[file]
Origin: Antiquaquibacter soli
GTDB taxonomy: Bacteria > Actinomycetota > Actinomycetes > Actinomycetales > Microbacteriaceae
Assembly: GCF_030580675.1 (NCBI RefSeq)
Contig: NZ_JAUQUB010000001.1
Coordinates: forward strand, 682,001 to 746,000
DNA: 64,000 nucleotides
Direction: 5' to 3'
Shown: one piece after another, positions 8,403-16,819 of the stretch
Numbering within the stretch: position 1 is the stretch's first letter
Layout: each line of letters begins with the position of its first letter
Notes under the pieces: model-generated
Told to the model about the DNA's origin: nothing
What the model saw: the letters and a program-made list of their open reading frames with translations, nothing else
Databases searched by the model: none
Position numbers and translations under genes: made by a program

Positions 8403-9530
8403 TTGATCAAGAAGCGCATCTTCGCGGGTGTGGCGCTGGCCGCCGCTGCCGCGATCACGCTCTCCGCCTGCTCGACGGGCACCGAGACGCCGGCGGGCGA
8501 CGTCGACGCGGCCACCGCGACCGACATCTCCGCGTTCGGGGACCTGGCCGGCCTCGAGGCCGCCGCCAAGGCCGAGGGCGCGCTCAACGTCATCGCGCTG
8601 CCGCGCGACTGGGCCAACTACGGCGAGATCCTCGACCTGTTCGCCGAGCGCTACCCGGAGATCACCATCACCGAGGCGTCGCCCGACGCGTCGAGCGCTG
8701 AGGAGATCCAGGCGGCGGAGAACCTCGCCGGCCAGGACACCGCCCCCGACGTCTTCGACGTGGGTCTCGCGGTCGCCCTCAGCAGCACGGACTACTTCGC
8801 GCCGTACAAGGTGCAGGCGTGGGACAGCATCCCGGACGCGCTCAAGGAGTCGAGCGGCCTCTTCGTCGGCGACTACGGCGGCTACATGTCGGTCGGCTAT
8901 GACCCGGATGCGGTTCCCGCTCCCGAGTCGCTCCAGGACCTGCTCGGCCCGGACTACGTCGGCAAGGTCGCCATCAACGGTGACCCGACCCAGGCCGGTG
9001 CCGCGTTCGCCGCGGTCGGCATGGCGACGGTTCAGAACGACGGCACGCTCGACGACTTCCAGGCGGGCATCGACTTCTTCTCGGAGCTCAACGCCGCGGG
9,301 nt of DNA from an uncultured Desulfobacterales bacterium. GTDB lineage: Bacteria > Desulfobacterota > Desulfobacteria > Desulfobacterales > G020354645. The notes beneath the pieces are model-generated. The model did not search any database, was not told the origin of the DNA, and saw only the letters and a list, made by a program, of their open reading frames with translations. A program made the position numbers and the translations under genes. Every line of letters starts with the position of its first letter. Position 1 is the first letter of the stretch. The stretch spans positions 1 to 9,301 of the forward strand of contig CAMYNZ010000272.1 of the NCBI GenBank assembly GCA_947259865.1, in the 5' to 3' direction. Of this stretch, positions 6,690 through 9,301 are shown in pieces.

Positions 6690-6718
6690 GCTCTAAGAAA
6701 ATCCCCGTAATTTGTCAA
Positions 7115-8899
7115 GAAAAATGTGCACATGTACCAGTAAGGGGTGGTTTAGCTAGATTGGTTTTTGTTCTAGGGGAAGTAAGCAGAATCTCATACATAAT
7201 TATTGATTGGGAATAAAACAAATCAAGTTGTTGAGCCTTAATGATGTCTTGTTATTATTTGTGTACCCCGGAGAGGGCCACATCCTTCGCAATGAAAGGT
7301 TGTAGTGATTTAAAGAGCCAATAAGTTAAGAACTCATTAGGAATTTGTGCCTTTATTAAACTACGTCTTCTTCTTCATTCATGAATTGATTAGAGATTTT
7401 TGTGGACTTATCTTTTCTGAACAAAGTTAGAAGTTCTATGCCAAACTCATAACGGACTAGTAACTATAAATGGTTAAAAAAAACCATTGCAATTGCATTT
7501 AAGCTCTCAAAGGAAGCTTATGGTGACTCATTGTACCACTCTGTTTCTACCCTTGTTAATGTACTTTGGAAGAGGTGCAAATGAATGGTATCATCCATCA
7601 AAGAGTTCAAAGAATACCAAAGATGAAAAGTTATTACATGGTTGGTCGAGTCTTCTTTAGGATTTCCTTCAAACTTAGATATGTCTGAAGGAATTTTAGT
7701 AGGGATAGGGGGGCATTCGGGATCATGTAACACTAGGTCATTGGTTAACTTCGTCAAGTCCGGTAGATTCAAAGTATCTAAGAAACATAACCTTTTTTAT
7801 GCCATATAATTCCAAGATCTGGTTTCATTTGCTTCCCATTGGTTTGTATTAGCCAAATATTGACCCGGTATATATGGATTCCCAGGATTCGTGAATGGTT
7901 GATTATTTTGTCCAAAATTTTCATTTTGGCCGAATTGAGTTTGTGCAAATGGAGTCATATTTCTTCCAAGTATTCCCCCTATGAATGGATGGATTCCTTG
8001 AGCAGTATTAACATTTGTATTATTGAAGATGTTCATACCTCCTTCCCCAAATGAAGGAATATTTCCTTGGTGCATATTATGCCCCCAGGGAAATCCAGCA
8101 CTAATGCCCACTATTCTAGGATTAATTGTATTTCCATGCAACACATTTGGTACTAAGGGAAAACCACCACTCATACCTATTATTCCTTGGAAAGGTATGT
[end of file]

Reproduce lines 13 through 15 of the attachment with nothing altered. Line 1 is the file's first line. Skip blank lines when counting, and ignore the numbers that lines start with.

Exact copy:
What the model saw: the letters and a program-made list of their open reading frames with translations, nothing else
Databases searched by the model: none
Position numbers and translations under genes: made by a program